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A week beats by dre black friday being fined $10K by the NFL for wearing Beats by Dre headphones in his postgame presser — the league has an exclusive beatsbydreblackfriday 22M1C6IK with Bose — QB Colin Kaepernick again wore his pink headphones to the podium around his neck. This time, though, he was seen putting white tape over the logos on the ears. Will it matter to the NFL? Stay tuned.The National Football League’s partnership with Bose headphones is providing a Michael Jordan- type boost to competitor Beats Electronics.Bose Corp. in March became the official headphones of the NFL, a partnership that Scott Becher, managing director of Z Sports & Entertainment, called “the last piece of beachfront property” for marketing with the richest U.S. sports league.The product exclusivity portion of the deal, which says NFL players can’t show a competitor headphone’s logo during postgame news conferences, has kept Beats, owned by Apple Inc. (AAPL), in the public spotlight.”It’s marketing gold for Beats,” Becher said in a telephone interview. “How many millions of dollars of exposure are you giving the market leader by outlawing them?”The answer is at least $2.14 million, according to a study by sponsorship evaluation firm Front Row Analytics, which calculated the advertising equivalent after San Francisco 49ers quarterback Colin Kaepernick was fined for wearing his Beats.Becher compared the unintended Beats exposure to the 1992 Summer Olympics when Jordan and others on the U.S. men’s basketball team, many Nike Inc.

Holding a sponsorship contract with Bose, the NFL has implemented a $10,000 penalty for any player who is caught wearing any non-Bose headphones during NFL televised events. But Kaepernick clearly doesn’t give a damn.Nor do Richard Sherman, Cam Newton, and Tom Brady, who were all recently photographed wearing Beats instead of Bose.To most of us, $10,000 is a pretty hefty price to pay just to don our headphones of choice. But if you’re sponsored by Beats like Kaepernick is, then that cost is likely nothing compared to what you’re getting paid to endorse the brand. And that’s assuming the players are even paying out of pocket.Considering all the publicity Beats is getting for this headphone rebellion, it wouldn’t be a surprise if it was covering the players’ fines. When asked if this is the case, Kaepernick replied “We’ll let that be unanswered.”A pair of headphones has raised beatsblackfriday2014 F70RA4K3 three-quarters of a million dollars on Indiegogo in five days. beats black friday 2014 reason for this enthusiastic groundswell of support isn’t some sort of newfangled audiophile-pleasing technology. Far from it. The reason is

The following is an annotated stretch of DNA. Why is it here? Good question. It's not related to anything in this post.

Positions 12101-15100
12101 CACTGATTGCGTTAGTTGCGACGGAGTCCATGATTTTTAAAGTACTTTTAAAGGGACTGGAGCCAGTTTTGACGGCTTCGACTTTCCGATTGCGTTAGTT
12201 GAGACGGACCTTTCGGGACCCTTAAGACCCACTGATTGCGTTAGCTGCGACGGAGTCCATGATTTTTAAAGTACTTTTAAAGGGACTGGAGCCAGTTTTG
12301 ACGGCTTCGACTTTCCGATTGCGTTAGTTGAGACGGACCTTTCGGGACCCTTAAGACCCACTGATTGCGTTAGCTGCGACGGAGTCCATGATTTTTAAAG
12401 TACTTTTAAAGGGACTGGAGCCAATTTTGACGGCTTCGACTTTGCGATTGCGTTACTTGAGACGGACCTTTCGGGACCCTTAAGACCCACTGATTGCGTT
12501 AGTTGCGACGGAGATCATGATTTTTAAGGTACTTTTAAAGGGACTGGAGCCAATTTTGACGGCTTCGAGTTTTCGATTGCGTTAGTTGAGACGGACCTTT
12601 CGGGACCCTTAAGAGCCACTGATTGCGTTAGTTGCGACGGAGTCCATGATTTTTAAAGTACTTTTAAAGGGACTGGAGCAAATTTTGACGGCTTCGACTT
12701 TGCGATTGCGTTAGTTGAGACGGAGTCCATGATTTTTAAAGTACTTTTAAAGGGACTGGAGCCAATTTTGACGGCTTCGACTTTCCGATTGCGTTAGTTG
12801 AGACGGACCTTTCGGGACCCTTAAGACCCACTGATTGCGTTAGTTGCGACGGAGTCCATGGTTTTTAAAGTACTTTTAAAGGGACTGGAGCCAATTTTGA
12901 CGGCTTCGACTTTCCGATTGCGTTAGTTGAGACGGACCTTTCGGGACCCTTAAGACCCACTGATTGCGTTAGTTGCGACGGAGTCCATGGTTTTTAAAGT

What does that mean? The app looks at the beats per minute and sound wave frequency of each tune, then organizes the music library into one of three categories. Want a high-energy music experience? You swipe your finger up to the “orange” level. Looking to calm down and relax? Swipe your finger down to the “blue” level. It’s a unique way at organizing music, that’s for sure.I was a bit confused about the inclusion of a braided audio cable with the Alpine Headphones as I thought they were Bluetooth. You’ll see my confusion when you look at the promo video below, where everybody is dancing around with the headphones on – without a cable in sight.One thing about headphones is that if you listen to a lot of music (or podcasts, for that matter), you want the headset to be comfortable. Alpine did a nice job of making the headphones comfy and lightweight, and although the earcups can be a bit confining, they’re perfect for hours of wear. I honestly forgot that I was wearing the blackfridaybeats A648J8KP Headphones after a while, which is a testament to their comfort.When I first started listening to some of my mid-level energy music (the “green” range), I wasn’t too impressed as it sounded heavy on the bass end and muddy. However, I knew that the 99N20N4N has a 7H0YYG8L equalizer, so I was able to adjust the high-end to my liking.

The athletic tape covered the Beats logo on 77IVO11O pink headphones, which he’s wearing to honor the NFL’s monthlong breast cancer initiative. Of course, anyone who knows anything about headphones knows Kaepernick was wearing Beats, and presumably the head honchos of the NFL are aware of this as well. But the move brings him in compliance with the NFL’s policy, in which players can wear whatever brands they want as long as identifying logos on unapproved brands are covered up.In a statement to CNET, the NFL likened its policy on headphones to its policy on shoes. “This is similar to the policy for footwear — Nike and Under Armour are the only footwear brands that receive exposure on field game-day,” an NFL representative stated. “Players can wear any brand of footwear but must tape over logos of brands unless they are Nike and Under Armour.”Guess we’ll be seeing more taped-up headphones at postgame press conferences and on the sidelines going forward, black friday beats wearing Beats is apparently in players’ DNA.From performance-wear to beverages, companies will pay big bucks to ensure their product is the only one of its kind being used during broadcasted events